The subcortical areas of the brain, situated in its deepest reaches, remain a mystery. Scientists are aware of the critical role they play in motor, emotional and associative activity but do not know precisely how they work. A number of serious diseases are directly linked to these areas, including Parkinson’s, Tourette syndrome and obsessive-compulsive disorders (OCD). Existing treatments for regulating and measuring the activity of the subcortical areas are highly invasive, and sometimes work without us really knowing how. Researchers from the University of Geneva (UNIGE), Switzerland, and Cologne University (Germany) decided to see whether a non-invasive method – electroencephalography (EEG) – could be employed in tandem with mathematical algorithms to measure this brain activity externally. They proved for the first time that this technique is able to record signals usually only seen by implanting electrodes in the brain. 

Current treatments, based on deep brain stimulation are highly invasive: implanting electrodes into the centre of the brain, which are stimulated electrically by an external stimulator. Although this technique has been shown to be effective in Parkinson’s, unfortunately it doesn’t work so well for OCD and Tourette syndrome. Since implanting electrodes is an extremely invasive technique, another method was called for to increase the number of subjects studied. Researchers were able to measure and record the electrical activity of the subcortical areas of four OCD and Tourette’s patients who had been given electrode implants. At the same time, these individuals were equipped with an EEG as the scientists measured the activity of the same areas from the surface. The mathematical algorithms that they developed meant that they could accurately interpret the data provided by the EEG and ascertain where the brain activity was coming from.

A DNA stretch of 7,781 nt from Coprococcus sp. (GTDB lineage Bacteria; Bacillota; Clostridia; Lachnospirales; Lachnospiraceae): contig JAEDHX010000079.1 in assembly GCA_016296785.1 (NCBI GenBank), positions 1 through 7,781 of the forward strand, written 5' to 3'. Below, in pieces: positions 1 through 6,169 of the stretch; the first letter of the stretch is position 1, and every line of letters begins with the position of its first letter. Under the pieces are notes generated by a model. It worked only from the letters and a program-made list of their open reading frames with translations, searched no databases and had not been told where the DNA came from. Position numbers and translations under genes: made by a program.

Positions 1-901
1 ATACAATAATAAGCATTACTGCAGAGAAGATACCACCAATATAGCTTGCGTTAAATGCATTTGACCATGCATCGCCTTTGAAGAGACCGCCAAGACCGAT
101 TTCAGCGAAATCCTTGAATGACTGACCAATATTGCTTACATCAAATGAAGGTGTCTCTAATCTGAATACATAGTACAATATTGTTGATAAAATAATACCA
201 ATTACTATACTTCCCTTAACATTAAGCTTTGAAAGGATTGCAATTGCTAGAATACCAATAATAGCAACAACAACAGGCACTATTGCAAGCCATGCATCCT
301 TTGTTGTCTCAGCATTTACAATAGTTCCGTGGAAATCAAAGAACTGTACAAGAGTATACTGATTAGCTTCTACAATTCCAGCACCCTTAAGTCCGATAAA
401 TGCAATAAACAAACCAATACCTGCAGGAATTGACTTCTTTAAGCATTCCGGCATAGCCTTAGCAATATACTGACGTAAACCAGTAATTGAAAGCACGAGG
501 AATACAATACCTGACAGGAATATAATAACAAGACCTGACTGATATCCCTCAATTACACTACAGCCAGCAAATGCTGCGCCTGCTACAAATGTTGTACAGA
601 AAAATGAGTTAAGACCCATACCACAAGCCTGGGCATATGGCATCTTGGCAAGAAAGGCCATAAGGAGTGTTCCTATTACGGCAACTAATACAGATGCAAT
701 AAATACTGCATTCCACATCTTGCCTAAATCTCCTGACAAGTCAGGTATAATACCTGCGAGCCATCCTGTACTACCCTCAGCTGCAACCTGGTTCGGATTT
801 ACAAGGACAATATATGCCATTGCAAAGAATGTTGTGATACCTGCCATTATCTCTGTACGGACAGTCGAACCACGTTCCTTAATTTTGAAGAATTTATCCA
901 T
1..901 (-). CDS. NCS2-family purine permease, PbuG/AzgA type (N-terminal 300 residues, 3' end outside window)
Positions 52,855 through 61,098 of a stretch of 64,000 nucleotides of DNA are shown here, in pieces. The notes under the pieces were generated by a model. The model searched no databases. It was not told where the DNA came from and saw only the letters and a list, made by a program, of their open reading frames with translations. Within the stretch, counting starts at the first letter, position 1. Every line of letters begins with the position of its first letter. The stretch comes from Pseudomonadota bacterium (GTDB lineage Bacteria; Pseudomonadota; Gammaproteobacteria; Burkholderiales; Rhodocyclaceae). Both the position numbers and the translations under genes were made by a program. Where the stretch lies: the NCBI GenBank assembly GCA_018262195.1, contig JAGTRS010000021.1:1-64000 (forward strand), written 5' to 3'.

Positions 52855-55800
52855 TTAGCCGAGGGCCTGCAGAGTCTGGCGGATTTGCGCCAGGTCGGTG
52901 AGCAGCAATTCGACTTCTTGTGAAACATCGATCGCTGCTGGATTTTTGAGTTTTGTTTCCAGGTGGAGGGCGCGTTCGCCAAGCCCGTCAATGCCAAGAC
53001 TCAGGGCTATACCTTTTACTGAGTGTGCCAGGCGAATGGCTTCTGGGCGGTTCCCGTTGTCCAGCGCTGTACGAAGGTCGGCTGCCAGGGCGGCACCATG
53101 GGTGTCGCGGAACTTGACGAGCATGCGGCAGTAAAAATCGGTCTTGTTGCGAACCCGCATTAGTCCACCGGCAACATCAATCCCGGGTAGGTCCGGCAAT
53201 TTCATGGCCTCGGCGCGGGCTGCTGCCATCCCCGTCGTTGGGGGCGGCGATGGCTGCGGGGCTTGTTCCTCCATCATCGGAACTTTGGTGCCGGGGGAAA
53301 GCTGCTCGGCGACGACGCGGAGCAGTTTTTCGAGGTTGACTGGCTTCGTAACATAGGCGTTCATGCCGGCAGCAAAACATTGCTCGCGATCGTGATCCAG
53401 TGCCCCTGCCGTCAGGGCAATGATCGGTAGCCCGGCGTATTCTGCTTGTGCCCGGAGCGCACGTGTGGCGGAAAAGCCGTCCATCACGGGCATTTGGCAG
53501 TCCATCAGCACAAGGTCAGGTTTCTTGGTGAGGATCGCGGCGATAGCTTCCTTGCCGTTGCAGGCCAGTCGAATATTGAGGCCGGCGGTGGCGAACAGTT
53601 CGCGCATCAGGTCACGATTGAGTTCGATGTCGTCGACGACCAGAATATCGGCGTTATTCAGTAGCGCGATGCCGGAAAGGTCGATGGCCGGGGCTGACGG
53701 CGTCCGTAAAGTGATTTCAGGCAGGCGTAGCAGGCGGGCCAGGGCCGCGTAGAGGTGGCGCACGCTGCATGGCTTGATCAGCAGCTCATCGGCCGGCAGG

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27 February 2019

Gestures for Social Robots

Social robots are designed to communicate with human beings naturally, assisting them with a variety of tasks. The effective use of gestures could greatly enhance robot-human interactions, allowing robots to communicate both verbally and non-verbally. Researchers at Vrije Universiteit Brussel, in Belgium, have recently introduced a new approach based on a generic gesture method to study the influence of different design aspects. The method devised by this team of researchers could overcome difficulties in transferring gestures to robots of different shapes and configurations. Users can input a robot's morphological information and the tool will use this data to calculate the gestures for that robot. To ensure that their method would be applicable to different types of robots, the researchers drew inspiration from a human base model. This model consists of different chains and blocks, which are used to model the various rotational possibilities of humans.

The researchers assigned a reference frame to each joint block using the human base model as a reference to construct the general framework behind their method. As different features are important for different kinds of gestures, the method devised by the researchers is designed to work in two different modes, namely the block mode and end effector mode. The block mode is used to calculate gestures such as emotional expressions in instances when the overall arm placement is crucial. The end effector mode, on the other hand, calculates gestures in situations in which the position of the end-effector is important, such as during object manipulation or pointing. In their study, the researchers applied their method to the virtual model of a robot called Probo. They used this example to illustrate how their method could help to study the collocation of different joints and joint angle ranges in gestures.

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24 February 2019

Understanding Optical Illusions Using Computer Vision

Optical illusions, images that deceive the human eye, are a fascinating research topic, as studying them can provide valuable insight into human cognition and perception. Researchers at Flinders University, in Australia, have recently carried out a very interesting study using a computer vision model to predict the existence of optical illusions and the degree of their effect.

In their study, the researchers evaluated a computational filtering model that is designed to model the lateral inhibition of retinal ganglion cells and their responses to different geometric illusions. Adopting this approach, the researchers hoped to achieve a better understanding of these illusions, predicting the degree of their effect.